Opinions

Who is Bill Walker? Neither party may like the answer

With the frenzy surrounding announcement of a Bill Walker-Byron Mallott gubernatorial ticket -- some breathlessly call it "historic" -- you have to wade through a river of populist drivel to get to the meaty question: Who is Bill Walker?

Pardon me for noticing, but Walker -- a guy working hard to be everything to everybody, to be "inclusive" and "nonpartisan" -- is not who many Democrats may hope he is. There is somebody quite different wrapped in the Kool-Aid rhetoric.

Until recently a socially conservative Republican, Walker flipped to independent and flopped to undeclared to hook up with a liberal, traditional Democrat to challenge Republican incumbent Sean Parnell for the state's top executive post. Just think of Walker's gyrations and contortions in climbing to the tippy top of that ticket as part of a political game of "Twister."

To get there, to assuage gobsmacked Democrats, he dismisses seemingly irreconcilable contradictions in conservative and liberal dogma by dismissing them with a wave of the hand, by proclaiming social issues are not his bag. He is, Walker will tell you, unconcerned with that sort of thing. He is a fiscal guy, a big picture guy. He will leave the social stuff to somebody else. It is the same schtick, journalist Amanda Coyne notes, that Senate candidate Dan Sullivan uses. Democrats castigate Sullivan, but apparently forgive Walker.

One of those pesky social questions tripped him up right out of the chute. He had vowed, as the fusion ticket was being hammered out, to veto any legislation that would weaken abortion rights. Two days after the new ticket's formation, he took back the promise.

When he last ran for governor, Walker was not so wishy-washy when it came to core Republican principles. In a 2010 survey by Alaska Family Action, the lobbying arm of the conservative Alaska Family Council, Walker displayed strong views when it came to abortion.

Asked whether he would support Parnell's veto of a $2.9 million funding expansion for Denali KidCare because it used public money to underwrite abortions, he answered, "yes." He said he would support a policy defining "medically necessary abortions" and a constitutional amendment clarifying the Alaska Constitution does not have a more expansive right to abortion than the U.S. Constitution.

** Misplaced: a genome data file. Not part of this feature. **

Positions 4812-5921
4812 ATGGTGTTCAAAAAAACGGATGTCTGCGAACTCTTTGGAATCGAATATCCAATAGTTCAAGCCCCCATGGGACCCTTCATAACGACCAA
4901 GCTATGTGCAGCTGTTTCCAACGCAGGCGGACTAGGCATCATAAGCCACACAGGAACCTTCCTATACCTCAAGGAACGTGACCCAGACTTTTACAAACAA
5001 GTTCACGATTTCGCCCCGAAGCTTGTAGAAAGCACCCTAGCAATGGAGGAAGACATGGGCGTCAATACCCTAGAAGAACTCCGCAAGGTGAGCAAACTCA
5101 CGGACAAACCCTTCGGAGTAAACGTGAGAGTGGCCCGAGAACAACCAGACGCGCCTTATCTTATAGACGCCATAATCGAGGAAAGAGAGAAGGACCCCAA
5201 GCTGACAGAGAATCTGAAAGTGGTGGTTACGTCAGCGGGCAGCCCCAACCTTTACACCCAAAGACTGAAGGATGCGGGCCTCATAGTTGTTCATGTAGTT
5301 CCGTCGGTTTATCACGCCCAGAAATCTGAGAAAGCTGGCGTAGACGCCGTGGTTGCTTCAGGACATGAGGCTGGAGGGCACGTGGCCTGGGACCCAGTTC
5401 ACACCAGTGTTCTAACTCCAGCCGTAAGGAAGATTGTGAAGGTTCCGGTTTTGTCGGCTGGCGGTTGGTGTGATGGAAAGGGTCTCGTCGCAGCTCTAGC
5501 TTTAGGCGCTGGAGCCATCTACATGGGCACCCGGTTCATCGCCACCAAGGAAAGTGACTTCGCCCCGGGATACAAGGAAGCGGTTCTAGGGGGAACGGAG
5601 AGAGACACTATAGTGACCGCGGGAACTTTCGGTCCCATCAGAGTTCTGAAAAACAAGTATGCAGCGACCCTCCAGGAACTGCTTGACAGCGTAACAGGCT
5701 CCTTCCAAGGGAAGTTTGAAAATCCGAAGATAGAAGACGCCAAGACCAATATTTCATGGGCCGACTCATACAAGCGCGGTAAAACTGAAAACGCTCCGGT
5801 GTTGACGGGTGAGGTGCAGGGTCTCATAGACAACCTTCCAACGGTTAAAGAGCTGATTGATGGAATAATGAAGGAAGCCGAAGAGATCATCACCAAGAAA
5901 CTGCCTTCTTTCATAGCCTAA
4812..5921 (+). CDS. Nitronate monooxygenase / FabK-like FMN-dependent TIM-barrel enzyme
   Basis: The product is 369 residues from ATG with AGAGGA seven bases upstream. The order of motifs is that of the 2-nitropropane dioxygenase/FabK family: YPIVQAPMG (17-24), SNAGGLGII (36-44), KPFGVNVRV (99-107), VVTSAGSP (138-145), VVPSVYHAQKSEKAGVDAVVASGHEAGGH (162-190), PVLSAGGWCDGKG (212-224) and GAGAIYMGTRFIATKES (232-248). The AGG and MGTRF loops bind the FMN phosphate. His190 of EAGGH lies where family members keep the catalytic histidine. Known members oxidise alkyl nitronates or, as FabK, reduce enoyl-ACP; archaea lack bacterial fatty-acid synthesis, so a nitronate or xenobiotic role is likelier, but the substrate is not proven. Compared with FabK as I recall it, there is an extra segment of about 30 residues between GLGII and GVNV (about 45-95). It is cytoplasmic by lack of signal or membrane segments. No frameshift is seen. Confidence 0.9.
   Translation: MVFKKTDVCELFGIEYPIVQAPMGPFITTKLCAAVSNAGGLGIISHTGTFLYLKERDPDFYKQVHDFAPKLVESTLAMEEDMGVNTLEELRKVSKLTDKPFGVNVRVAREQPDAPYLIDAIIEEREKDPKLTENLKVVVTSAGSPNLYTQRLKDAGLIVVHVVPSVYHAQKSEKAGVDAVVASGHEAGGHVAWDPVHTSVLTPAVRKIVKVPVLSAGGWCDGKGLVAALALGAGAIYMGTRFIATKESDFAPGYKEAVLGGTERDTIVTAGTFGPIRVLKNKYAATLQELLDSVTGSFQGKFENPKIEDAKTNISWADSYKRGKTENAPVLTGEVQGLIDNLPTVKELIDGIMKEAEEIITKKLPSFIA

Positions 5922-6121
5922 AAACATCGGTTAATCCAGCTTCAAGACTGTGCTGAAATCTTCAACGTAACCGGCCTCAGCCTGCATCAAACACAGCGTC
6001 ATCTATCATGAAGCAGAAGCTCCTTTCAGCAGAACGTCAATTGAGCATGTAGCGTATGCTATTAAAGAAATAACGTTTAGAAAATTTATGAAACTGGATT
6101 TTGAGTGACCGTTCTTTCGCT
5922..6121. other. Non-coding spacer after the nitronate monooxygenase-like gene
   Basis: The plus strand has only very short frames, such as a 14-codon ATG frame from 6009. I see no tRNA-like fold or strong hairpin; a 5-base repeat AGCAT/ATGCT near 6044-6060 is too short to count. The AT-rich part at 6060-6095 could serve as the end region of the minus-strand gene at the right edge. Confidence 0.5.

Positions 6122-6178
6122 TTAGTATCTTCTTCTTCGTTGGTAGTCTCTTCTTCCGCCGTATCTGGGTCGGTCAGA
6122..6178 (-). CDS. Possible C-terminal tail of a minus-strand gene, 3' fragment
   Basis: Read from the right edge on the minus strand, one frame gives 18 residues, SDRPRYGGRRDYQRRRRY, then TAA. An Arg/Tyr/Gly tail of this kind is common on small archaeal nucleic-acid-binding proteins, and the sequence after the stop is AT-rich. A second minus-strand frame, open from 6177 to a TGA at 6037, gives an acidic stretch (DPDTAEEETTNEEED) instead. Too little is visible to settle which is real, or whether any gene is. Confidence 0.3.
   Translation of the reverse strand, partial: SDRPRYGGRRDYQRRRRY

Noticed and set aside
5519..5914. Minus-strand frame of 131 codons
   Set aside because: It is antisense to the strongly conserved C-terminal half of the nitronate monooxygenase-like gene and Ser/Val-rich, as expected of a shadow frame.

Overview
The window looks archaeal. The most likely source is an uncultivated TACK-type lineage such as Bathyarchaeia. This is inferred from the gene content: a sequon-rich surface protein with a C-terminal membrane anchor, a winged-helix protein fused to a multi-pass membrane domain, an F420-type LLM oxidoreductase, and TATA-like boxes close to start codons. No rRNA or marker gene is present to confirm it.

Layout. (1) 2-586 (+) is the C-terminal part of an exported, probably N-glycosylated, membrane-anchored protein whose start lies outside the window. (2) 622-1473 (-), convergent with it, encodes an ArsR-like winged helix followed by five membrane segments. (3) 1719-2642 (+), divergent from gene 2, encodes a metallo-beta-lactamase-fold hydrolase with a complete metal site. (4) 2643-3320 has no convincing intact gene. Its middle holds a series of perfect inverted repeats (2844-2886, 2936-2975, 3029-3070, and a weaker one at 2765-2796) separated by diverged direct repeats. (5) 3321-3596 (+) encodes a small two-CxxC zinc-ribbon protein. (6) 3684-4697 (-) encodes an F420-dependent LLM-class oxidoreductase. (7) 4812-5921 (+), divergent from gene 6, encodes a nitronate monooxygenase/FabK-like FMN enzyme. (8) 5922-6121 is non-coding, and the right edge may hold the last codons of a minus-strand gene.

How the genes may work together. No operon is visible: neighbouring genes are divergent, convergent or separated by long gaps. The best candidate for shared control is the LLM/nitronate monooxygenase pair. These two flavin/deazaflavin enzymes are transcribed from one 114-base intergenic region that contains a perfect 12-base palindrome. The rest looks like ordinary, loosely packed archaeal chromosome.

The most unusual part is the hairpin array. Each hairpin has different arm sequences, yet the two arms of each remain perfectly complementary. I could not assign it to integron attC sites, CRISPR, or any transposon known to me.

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He showed strong gay rights opinions in the survey, too. Walker answered he would support a constitutional amendment denying marriage benefits to same-sex partners of state employees and retirees -- and he would oppose adding "gender identity" and/or "sexual orientation" to Alaska's civil rights statute.

Walker answered he would support legislation requiring Internet filters on public library computers, but said, "no," to a constitutional amendment requiring a vote of the people to legalize gambling for profit. He would support an amendment allowing the governor to bypass the Alaska Judicial Council in selecting judge candidates.

The only two survey questions Walker waffled on were whether Alaskans should be able to select "Choose Life" license plates and whether he would support a school choice constitutional amendment. He answered "undecided."

Walker's answers seemingly would be anathema to liberals. The only Democrat of note who responded to the 2010 survey was then-gubernatorial candidate Hollis French. He was kicked to the curb after his lieutenant governor primary victory last month to allow formation of the Walker-Mallott ticket dictated by polls, the AFL-CIO and, many suspect, Mark Begich. He answered "undecided" on the survey's school choice and Internet filters questions, but "yes" to the gambling query. He answered "no" to the questions concerning abortion and gay rights.

Even if you take Walker at his word, that he is uninterested in social issues, you must wonder at his fiscal vision -- and his love affair with big projects. He said on the Mike Porcaro radio program that he wants Alaska to own 51 percent of the proposed gas line - an investment of more than $30 billion -- pushing ahead with or without the oil industry. He said he also will push for construction of the Susitna River hydro project. Given the state's track record with a fish plant and grain silos, really, what could go wrong?

At the same time, Walker will tell anybody who will listen that Alaska is going into the red at $7 million a day and promises to stop the bleeding. How?

Somewhere in the populist drivel there is an answer -- one neither Democrats nor Republicans will want to hear.

Paul Jenkins is editor of the AnchorageDailyPlanet.com, a division of Porcaro Communications.

The views expressed here are the writer's own and are not necessarily endorsed by Alaska Dispatch News, which welcomes a broad range of viewpoints. To submit a piece for consideration, email commentary(at)alaskadispatch.com

Paul Jenkins

Paul Jenkins is a former Associated Press reporter, managing editor of the Anchorage Times, an editor of the Voice of the Times and former editor of the Anchorage Daily Planet.

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